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How Bitcoin Mining saved Africa’s Oldest National Park from Bankruptcy

The Democratic Republic of the Congo’s Bitcoin mining funds conservation work in Virunga National Park.

Virunga National Park in the Democratic Republic of the Congo is the first to mine Bitcoin to safeguard its forests and animals. Cointelegraph interviewed Big Block Green Services CEO Sébastien Gouspillou, who brought Bitcoin mining to the park.

“Bitcoin mining saved the park from bankruptcy,” Gouspillou smiled through video chat.

Africa’s oldest protected park, Virunga, symbolizes biodiversity. MIT Technology Review journalist Adam Popescu said that the region had problems before Bitcoin mining. The iconic national park has struggled for revenue due to local militias attacking animals and personnel, Ebola outbreaks, and kidnappings.

The park almost died after the COVID-19 epidemic killed visitors to see the gorillas, other animals, and waterfalls. The article stated that tourists accounted for 40% of park earnings.

Gouspillou was moved to aid the park after learning about its troubles. At the end of 2019, he met with the park’s director, Belgian prince Emmanuel De Merode, at a French château. Gouspillou saw the park’s huge potential right away.

To survive, the park might exploit its rich, undeveloped natural resources. Gouspillou showed De Merode how Virunga may profit from Bitcoin mining.

The chateau spoke nonstop. “It must’ve lasted hours,” Gouspillou said. After discussions, follow-ups, and a trip to Congo, De Merode started the mining operation in early 2020 and mined the first coins in September.

Nearly three years later, Bitcoin revenue boosted the park. The park received up to $150,000 a month during the 2021 bull run, nearly covering lost visitor revenue.

Virunga’s Bitcoin mine is a novel way to preserve wildlife and generate cash. Bitcoin mining is energy-intensive, but Virunga’s mine uses green technology amid a green jungle.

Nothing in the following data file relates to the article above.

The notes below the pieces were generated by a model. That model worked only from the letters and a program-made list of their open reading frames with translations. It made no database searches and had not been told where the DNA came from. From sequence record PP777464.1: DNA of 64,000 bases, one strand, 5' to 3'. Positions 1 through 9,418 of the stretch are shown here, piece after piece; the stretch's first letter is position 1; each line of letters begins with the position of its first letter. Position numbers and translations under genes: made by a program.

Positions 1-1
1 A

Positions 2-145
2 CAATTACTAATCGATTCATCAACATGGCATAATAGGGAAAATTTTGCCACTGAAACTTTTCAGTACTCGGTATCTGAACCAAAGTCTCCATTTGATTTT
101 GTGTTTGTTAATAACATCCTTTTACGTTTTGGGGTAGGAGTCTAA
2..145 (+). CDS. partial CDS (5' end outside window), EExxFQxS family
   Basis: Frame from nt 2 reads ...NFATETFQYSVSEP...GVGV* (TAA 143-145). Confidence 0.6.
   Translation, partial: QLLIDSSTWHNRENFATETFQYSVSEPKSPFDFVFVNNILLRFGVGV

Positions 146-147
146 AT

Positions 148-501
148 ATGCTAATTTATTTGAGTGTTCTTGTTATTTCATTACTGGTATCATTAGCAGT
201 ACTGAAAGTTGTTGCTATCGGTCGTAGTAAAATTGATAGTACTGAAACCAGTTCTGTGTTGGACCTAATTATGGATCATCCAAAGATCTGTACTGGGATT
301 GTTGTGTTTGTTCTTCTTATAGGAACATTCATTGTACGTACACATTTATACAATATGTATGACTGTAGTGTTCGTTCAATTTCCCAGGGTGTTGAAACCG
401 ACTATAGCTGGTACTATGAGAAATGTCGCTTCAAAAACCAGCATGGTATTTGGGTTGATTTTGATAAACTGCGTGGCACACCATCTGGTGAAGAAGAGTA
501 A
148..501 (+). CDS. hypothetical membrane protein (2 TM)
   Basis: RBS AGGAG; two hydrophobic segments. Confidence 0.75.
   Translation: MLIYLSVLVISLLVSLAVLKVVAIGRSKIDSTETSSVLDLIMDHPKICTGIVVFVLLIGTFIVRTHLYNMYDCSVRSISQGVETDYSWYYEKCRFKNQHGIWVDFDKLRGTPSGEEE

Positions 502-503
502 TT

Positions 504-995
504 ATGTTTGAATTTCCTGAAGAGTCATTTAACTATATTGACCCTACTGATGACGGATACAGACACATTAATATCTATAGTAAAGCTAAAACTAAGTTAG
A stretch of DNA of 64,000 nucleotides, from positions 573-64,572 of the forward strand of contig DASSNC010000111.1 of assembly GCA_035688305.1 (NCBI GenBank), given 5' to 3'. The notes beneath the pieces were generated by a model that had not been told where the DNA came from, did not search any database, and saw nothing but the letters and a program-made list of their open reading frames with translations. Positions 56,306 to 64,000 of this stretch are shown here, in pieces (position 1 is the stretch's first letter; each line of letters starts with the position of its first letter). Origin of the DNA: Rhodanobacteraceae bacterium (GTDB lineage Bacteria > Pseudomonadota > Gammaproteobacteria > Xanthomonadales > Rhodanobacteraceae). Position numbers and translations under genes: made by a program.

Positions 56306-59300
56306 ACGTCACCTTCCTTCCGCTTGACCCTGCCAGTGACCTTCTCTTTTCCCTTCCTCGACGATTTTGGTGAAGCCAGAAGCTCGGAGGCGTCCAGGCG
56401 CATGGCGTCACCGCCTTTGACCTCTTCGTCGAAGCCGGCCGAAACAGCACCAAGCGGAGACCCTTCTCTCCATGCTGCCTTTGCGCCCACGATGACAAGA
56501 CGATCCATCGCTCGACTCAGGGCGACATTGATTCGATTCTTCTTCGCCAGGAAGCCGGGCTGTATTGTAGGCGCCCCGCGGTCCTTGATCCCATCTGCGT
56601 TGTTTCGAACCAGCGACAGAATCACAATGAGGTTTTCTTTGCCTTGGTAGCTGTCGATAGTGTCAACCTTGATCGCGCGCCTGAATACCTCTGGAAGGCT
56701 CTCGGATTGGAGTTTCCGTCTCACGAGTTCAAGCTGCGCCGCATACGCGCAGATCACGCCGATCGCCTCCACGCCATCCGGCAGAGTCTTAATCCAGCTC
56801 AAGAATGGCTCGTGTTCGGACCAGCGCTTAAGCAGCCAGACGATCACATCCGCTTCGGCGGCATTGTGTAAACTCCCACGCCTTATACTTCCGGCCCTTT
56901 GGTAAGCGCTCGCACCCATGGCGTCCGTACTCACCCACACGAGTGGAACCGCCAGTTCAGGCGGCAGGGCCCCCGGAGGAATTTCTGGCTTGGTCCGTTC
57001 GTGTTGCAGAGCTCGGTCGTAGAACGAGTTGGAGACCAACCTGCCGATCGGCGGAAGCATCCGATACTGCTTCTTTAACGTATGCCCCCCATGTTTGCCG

The park’s three hydro facilities, which currently power adjacent communities, power the mine. The site employs nine full-time workers who operate jungle miners in shifts. Fearless rangers defend the place, inspiring a Netflix documentary.

Each of the facility’s 10 shipping containers holds 250–500 rigs. Gouspillou has seven containers and Virunga has three. Gouspillou keeps bitcoin and buys electricity from Virunga.

Gouspillou said the Bitcoin mining plant is part of a “global strategy” to generate more power. He said more power plants would be built across the park to power local towns and mine Bitcoin.

De Merode believes the initiative will succeed despite the weak market. Indeed, numerous Bitcoin miners fell victim to the 2022 weak market, but De Merode is unique: the park generates Bitcoin using spare energy to monetize something that has no value.

If De Merode dies in combat, Bitcoin and private keys won’t disappear. Since 1996, almost 200 park rangers have died, and De Merode was shot twice while driving to Goma in 2014.

The park’s financial crew holds the Bitcoin wallet and sells mining money to maintain the park. De Merode said:

“It’s unlikely we’ll sit on Bitcoin for more than a few weeks anyway because we need the money to run the park. So if something happened to me or our CFO lost the password, we’d give him a hard time—but it wouldn’t cost us much.”

De Merode’s “bet” has drawn criticism from conservationists, like El Salvador’s mainstream media coverage. De Merode first used “blockchain mining” instead of “Bitcoin mining” since it was more PR-friendly, according to Gouspillou.

Gouspillou hasn’t seen a disadvantage to how a Bitcoin mine helped a national park:

“It’s really hard to find a negative side to this story. There’s nothing. The energy is clean, even the ASICS — we will recycle them when they come to the end of their lifespan by distributing them across African communities.”

Bitcoin miners are ASICS. ASICS guesses the next Bitcoin block on the Bitcoin time chain every 10 minutes in a computerized lottery. Gouspillou said these computers will be disassembled and repurposed to avoid e-waste. De Merode protects animals with extra, clean energy from miners.

Gouspillou is eyeing further sub-Saharan African bitcoin mining operations after his Congo success. He joined the group that visited the Central African Republic, the second country to legalize Bitcoin.

Bitcoin mining initiatives employing renewable energy in Africa are expanding. Bitcoin mining is happening everywhere, from Kenya’s highlands to Malawi’s tropical climate.

Cointelegraph blogger and Bitcoin mining expert Magdalena Gronowska explained:

“Miners are buyers of first resort (always want to run) and last resort for overproducing energy locations to become economically viable. As consumer demand grows in a community, Bitcoin mining can be decreased or removed entirely, but it enabled critical infrastructure to be built out.”

Bitcoin mining may be profitable in areas with stranded or overproduced electricity.

The park requires funding and investment. Conflicts and limited tourism will keep the Congolese government’s operating budget around 1%. Bitcoin mining can provide cash to safeguard the park and its species for years, according to Gouspillou.


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